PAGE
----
It’s simple, but it also speaks volumes for the experience they’re going through. They’re in a remote valley in Afghanistan. There’s no TV, no internet, no movies. There’s mostly just each other.
Also interesting are the platoon’s relationship with the local people. The locals are simple farmers working harsh land living in an isolated culture based on tradition and religion. Understandably, they dislike the soldiers and their presence in their valley immensely. The leader of the platoon at one point is shown having to convince the tribe leaders that he won’t run the operation like the previous platoon leader, who apparently ticked them off. That’s at the beginning of the 15-month deployment. Relations soon deteriorate in the months following from a cow being killed by the platoon, civilians are inadvertently killed in a firefight, and towards the end of their stay, the platoon leader is shown saying “I don’t f**king care” at the grievances brought up by the leaders.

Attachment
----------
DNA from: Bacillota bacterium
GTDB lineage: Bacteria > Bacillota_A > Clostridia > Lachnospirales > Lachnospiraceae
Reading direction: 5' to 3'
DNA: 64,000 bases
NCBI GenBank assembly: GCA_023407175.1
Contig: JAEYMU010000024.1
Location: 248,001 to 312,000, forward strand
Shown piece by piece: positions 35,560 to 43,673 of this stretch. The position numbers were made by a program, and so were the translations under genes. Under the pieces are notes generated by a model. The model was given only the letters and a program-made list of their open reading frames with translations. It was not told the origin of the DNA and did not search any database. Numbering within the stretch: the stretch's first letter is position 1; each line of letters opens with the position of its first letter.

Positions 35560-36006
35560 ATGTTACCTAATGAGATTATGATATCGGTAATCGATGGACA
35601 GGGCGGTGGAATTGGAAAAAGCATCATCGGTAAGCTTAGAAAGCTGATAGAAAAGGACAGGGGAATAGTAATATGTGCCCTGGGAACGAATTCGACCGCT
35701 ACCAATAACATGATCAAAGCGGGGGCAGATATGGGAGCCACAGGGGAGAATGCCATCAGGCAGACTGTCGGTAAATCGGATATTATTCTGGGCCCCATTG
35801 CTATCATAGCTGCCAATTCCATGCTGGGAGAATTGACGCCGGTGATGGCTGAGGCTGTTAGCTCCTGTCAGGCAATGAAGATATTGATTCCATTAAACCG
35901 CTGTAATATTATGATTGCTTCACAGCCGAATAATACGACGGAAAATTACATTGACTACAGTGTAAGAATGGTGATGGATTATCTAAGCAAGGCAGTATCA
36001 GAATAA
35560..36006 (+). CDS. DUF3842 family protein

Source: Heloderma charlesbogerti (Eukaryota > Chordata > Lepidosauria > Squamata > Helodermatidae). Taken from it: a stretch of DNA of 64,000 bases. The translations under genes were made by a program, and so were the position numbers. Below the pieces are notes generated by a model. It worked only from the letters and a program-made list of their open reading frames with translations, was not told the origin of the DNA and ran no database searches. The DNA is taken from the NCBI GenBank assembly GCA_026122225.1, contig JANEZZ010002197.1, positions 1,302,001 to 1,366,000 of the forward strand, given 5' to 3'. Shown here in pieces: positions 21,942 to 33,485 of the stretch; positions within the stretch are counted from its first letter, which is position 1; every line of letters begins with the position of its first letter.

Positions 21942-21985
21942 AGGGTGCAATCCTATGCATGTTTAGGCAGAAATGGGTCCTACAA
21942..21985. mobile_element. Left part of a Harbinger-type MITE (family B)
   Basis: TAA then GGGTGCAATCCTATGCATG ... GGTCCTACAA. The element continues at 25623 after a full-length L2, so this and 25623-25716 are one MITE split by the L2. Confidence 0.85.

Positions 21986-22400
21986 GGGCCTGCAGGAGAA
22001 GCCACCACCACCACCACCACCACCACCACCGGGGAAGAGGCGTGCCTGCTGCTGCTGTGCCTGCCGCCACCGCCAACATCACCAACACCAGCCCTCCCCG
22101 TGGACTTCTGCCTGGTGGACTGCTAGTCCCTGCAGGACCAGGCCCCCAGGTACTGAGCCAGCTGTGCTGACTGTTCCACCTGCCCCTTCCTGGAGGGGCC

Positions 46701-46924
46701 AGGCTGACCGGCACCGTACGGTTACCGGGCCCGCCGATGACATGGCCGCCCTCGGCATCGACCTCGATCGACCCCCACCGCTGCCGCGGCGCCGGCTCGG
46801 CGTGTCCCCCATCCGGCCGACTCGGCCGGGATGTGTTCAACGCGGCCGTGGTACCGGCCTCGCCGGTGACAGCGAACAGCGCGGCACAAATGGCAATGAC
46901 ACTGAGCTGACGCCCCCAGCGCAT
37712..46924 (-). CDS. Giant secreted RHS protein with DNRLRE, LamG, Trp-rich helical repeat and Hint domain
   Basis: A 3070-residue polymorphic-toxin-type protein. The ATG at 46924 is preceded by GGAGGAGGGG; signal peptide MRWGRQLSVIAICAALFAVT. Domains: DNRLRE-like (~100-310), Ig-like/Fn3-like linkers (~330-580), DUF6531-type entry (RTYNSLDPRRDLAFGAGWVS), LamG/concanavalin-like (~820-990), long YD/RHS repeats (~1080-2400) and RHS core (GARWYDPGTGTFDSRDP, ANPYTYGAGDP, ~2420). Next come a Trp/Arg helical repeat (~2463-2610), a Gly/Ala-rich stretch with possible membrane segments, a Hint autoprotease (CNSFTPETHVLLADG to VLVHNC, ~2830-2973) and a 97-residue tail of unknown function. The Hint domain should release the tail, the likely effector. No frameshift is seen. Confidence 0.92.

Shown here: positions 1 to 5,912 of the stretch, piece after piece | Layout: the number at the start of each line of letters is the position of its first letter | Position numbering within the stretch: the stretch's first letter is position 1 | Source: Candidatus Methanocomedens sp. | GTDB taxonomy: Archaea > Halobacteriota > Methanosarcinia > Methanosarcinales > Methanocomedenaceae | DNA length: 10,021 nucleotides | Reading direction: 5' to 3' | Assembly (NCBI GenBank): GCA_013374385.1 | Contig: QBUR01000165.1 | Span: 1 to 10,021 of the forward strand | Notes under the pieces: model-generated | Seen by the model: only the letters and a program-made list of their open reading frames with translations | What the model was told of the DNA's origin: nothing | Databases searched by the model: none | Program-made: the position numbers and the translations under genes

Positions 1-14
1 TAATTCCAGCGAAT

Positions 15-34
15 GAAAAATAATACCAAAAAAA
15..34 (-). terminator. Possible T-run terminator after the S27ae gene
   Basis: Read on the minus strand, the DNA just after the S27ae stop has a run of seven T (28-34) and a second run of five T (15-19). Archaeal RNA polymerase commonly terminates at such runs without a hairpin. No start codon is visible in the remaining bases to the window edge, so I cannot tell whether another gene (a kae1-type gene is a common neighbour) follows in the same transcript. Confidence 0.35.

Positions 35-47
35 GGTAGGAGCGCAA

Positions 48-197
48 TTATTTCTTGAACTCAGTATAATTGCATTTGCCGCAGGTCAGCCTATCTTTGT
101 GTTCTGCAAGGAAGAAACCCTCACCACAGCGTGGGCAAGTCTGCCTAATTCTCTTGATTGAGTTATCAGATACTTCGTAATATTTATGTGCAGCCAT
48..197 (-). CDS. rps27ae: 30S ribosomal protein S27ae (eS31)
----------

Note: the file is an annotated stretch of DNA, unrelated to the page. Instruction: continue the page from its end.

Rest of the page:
In more ways than one, this is one of the hardest aspects to get through of the documentary, but also in the war period. At one point the tribe leaders actually journey to the outpost to speak with the platoon. At first, one of the soldiers tells the camera that since this has never happened before, this action is very positive and shows progress in the relations with the locals. However, the leaders have actually journeyed to the post because they’re really ticked about that cow being killed. Apparently the cow had been caught in a fence, and seeing that the cow was suffering, the platoon killed it. The tribe of course is displeased at this action, and demands repayment, in the form of a lot of money from the US government. When denied this request however, saying that they can only offer the tribe food and the like, relations deteriorate even more.